Because Details Matter: 100 little tweaks and not swearing at students


What do grammar fixes in our games and not swearing at your students have in common? Now, you, Ms. or Mr. 5th Grade Teacher, have probably never even considered telling Emma or Devon or D’emery that you are going to skin them alive and send the hides home to their mothers. If you knew that Maria had to implement a frequently-violated “no swearing on company blog” policy and a “maximum one f-word per podcast” policy , you might be surprised to find that I, too, have never sworn at my students despite starting my career in education teaching eighth grade math at a special school for emotionally disturbed students .

Our school counselor laughed at me one day, saying ,

“I can’t get over how I come in your classroom and your students say, “F### you, Bill, you’re a f###ing ugly m##### !”  Then,  you say in that soft voice, “Now, Bob, that’s really not an appropriate greeting for Bill.” Try saying, “ Good morning. How is your day going ?”

Some women knit to relax. I clean up code. Over the past two days, I have made 100 little tweaks to Making Camp Bilingual. Some of these were grammatical or spelling errors. The inimitable Maria Paz went through the whole game and found numerous places where we (and by ‘we’ I mean someone who was not me) had left off the upside-down question mark, called “signo de apertura de interrogación” in Spanish and the upside-down exclamation point.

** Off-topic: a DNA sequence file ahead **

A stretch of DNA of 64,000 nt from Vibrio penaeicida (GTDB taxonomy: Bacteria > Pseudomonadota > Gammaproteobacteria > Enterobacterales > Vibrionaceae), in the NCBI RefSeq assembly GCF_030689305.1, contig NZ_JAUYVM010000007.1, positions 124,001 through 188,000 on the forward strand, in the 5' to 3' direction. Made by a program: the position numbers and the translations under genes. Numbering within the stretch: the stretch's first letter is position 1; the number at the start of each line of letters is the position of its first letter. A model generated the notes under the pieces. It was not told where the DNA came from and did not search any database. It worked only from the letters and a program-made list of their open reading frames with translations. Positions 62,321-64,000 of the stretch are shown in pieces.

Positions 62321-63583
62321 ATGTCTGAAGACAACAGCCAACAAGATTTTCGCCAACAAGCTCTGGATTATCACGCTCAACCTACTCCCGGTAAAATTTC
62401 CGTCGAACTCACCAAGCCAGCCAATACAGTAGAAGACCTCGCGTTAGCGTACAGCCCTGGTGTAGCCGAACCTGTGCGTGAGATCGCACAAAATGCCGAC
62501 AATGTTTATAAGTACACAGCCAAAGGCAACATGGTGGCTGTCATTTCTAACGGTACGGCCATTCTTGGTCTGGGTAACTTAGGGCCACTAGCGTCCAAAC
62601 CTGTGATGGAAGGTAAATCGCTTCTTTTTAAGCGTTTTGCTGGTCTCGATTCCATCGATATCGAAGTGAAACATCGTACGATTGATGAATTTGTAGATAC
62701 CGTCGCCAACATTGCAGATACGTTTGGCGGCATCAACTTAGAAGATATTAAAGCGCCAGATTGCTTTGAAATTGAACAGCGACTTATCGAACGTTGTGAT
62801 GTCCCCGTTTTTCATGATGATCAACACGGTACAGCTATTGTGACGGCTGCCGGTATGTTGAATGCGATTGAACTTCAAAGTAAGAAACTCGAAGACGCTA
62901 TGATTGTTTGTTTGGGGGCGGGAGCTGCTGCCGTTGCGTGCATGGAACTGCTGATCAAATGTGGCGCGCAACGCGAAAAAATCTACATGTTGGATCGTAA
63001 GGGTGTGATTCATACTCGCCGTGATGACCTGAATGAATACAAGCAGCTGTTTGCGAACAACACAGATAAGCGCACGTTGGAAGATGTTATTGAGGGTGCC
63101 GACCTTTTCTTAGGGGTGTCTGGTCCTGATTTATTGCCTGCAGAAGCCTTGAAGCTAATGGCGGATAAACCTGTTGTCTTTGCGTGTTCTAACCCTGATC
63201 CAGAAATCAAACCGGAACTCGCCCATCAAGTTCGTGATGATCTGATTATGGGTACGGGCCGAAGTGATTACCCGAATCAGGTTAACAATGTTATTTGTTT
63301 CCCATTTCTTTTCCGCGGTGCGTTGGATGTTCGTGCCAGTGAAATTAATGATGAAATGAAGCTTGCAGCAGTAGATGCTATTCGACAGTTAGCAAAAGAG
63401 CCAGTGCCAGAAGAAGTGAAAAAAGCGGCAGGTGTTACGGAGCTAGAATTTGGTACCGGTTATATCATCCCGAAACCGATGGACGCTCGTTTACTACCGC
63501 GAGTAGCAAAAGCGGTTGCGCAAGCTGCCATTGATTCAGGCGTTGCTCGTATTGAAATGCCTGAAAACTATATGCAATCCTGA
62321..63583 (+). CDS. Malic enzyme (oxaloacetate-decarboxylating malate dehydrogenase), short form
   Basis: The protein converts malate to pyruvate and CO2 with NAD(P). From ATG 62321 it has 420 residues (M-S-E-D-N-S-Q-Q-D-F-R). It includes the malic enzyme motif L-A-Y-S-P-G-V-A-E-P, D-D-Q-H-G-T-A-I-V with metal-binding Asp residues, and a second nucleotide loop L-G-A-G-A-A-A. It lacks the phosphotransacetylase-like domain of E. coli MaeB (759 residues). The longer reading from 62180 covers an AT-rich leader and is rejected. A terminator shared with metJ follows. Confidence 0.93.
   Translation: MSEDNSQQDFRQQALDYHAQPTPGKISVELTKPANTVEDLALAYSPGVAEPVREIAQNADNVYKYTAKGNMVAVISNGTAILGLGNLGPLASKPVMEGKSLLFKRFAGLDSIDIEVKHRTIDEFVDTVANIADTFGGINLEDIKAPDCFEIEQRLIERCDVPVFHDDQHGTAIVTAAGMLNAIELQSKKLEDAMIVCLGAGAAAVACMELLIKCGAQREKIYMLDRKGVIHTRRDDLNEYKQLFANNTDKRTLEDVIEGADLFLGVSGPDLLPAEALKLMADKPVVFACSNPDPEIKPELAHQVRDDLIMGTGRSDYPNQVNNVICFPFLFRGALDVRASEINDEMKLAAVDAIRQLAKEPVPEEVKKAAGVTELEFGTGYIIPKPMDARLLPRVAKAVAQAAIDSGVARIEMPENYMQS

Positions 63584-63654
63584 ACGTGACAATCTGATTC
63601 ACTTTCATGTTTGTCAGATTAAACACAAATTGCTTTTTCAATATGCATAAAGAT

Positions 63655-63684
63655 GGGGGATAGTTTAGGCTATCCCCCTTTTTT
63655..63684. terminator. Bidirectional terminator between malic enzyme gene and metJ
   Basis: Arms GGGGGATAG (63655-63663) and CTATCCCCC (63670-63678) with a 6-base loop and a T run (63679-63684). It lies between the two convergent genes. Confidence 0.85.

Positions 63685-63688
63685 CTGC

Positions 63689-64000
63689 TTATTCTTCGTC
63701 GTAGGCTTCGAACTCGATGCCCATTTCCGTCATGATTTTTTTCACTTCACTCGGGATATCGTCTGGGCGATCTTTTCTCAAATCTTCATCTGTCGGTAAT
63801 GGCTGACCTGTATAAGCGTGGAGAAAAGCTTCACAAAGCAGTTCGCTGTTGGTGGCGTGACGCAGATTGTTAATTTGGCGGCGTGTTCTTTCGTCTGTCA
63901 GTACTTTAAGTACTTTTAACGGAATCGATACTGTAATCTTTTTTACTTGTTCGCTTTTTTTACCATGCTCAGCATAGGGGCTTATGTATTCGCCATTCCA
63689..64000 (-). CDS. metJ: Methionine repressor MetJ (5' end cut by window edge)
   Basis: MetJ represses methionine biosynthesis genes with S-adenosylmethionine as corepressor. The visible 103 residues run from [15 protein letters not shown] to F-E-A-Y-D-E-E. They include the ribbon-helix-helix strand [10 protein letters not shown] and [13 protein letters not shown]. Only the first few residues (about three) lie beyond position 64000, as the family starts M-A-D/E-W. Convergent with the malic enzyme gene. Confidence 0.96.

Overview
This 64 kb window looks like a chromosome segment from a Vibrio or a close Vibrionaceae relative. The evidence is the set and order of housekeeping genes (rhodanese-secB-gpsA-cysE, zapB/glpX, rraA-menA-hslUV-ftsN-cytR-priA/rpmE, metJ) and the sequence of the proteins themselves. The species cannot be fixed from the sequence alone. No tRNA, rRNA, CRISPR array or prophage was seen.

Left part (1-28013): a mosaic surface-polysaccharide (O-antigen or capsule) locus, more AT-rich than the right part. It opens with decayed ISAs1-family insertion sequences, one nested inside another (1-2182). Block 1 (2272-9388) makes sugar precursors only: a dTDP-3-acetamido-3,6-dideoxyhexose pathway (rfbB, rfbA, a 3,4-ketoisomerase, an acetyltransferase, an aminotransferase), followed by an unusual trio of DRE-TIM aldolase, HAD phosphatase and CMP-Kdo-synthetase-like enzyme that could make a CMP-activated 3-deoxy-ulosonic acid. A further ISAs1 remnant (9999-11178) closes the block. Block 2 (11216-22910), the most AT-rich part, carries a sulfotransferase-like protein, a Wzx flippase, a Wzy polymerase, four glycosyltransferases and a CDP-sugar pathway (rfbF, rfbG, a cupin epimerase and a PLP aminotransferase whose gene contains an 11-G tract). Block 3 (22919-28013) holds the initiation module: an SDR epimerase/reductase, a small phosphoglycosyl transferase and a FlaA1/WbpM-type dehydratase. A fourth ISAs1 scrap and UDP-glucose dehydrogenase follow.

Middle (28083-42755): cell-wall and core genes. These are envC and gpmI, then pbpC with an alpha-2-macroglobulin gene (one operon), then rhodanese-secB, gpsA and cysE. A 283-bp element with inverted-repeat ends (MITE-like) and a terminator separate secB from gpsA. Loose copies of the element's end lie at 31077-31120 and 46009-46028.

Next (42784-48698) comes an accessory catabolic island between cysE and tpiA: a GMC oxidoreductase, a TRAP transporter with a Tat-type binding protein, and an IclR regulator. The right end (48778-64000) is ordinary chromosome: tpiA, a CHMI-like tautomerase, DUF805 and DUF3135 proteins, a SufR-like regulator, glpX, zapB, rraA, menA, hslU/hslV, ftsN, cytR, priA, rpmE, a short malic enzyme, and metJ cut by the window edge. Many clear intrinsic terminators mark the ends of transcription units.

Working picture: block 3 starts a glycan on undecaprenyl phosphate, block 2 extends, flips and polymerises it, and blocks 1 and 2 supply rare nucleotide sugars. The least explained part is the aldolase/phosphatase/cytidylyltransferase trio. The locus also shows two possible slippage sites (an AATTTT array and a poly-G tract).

Making Camp Bilingual intro in Spanish
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If these have a name in English other than upside-down question mark / exclamation point, I don’t know what it is. If you do, let me know.

Other changes were literal translations from English that don’t sound right in Spanish. For example, we might say “What is 7 x 8?”

In Chile, you would only say “How much is 7 x 8?” (Cuándo es 7 x 8?) and don’t forget the accent on the a.

Along with my hundred other tasks over the next week, I’m going to make these same kind of changes for Aztech:The Story Begins and Making Camp Premium.

words activities from Making Camp Premium
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If you haven’t guessed, what these two things have in common is role modeling. My students already knew a lot of creative ways to tell someone how to f### off, but they weren’t too familiar with the words “appropriate” or “greeting” , or the practice of ignoring insults and going on with your day.

For our bilingual games, it’s certain that the players will be learning at least one of the languages (this is true for some users of the English-only games as well). They’ll often be learning for the first time about division with remainders or solving time-rate-distance problems .

When students are using us as their model, we had better be a good one. That’s why we hire math, history and English teachers, in the US and Chile as consultants and it’s why, right after I finish this cash flow analysis, I’m heading back to make Making Camp Premium and Aztech as error free as it’s humanly possible to get them.

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